Evaluation of Cloud Representation of the high-resolution mesoscale model HARMONIE using Meteosat Second Generation observations
Dalum, C.T. van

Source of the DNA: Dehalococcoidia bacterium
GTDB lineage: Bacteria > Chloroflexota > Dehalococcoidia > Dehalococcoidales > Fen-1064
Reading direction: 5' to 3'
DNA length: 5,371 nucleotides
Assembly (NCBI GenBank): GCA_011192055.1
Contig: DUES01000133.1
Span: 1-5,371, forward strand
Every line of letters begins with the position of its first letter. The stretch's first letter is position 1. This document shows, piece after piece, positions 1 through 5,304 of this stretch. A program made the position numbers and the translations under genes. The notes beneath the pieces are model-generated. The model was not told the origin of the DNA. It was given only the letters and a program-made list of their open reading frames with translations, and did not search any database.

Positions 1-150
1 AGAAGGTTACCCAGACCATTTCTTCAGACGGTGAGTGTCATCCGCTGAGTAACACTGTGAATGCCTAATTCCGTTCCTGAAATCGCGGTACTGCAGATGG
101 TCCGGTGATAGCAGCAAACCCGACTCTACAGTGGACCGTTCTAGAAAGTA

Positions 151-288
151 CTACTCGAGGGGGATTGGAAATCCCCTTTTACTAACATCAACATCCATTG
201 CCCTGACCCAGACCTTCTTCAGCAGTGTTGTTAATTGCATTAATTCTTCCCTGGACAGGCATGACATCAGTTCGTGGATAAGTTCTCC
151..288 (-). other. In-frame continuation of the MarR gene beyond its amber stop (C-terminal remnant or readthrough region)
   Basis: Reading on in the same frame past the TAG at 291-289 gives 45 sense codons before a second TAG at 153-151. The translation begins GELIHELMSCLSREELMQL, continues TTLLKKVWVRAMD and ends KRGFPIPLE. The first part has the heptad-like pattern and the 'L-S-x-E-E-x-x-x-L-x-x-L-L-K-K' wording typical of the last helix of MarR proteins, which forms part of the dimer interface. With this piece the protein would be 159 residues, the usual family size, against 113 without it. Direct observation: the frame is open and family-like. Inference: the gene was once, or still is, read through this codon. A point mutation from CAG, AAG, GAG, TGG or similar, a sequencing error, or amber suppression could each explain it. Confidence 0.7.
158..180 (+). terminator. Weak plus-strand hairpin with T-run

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This study consists of two parts. In the first part we evaluate the cloud cover representation of the high-resolution mesoscale model HARMONIE using MSG (Meteosat Second Generation) observations. We assess the performance of different model versions. We also examine anomalies in time and space. Cloud cover is a difficult to model parameter and is dependent on several processes, like turbulence and convection. Verification of cloud cover in HARMONIE using satellite data has not been done systematically and is therefore needed. Although MSG cloud cover is approximately 4% higher compared with ground based observations, a significant underestimation of cloud cover in HARMONIE above sea is observed. The degree of underestimation is dependent on weather conditions. The latest version of HARMONIE correlates better with MSG than its predecessors. More advanced verification methods show a systematic underestimation of the cloud area and an increase in performance during the night. In the second part, the impact of cloud cover schemes is studied. Subgrid variability of temperature and humidity are important for cloud formation. Parametrizations are needed to link the subgrid variability of temperature and humidity to cloud cover and are called cloud schemes. Two types of cloud schemes are assessed: a relative humidity cloud scheme and a statistical cloud scheme. The relative humidity cloud scheme directly links relative humidity to cloud cover, while the statistical cloud scheme provides a probability distribution of the temperature and humidity around the mean, which can be converted to a fractional cloud cover. Each sophistication of the statistical cloud scheme contributes to better cloud cover forecasts. During the day, sophistications to the cloud scheme have a larger impact than during the night, which is due to the lack of convective and turbulent conditions during the night. Relative humidity cloud schemes perform worse than the statistical cloud schemes. The relative humidity cloud scheme does provide information about possible changes to the statistical cloud scheme.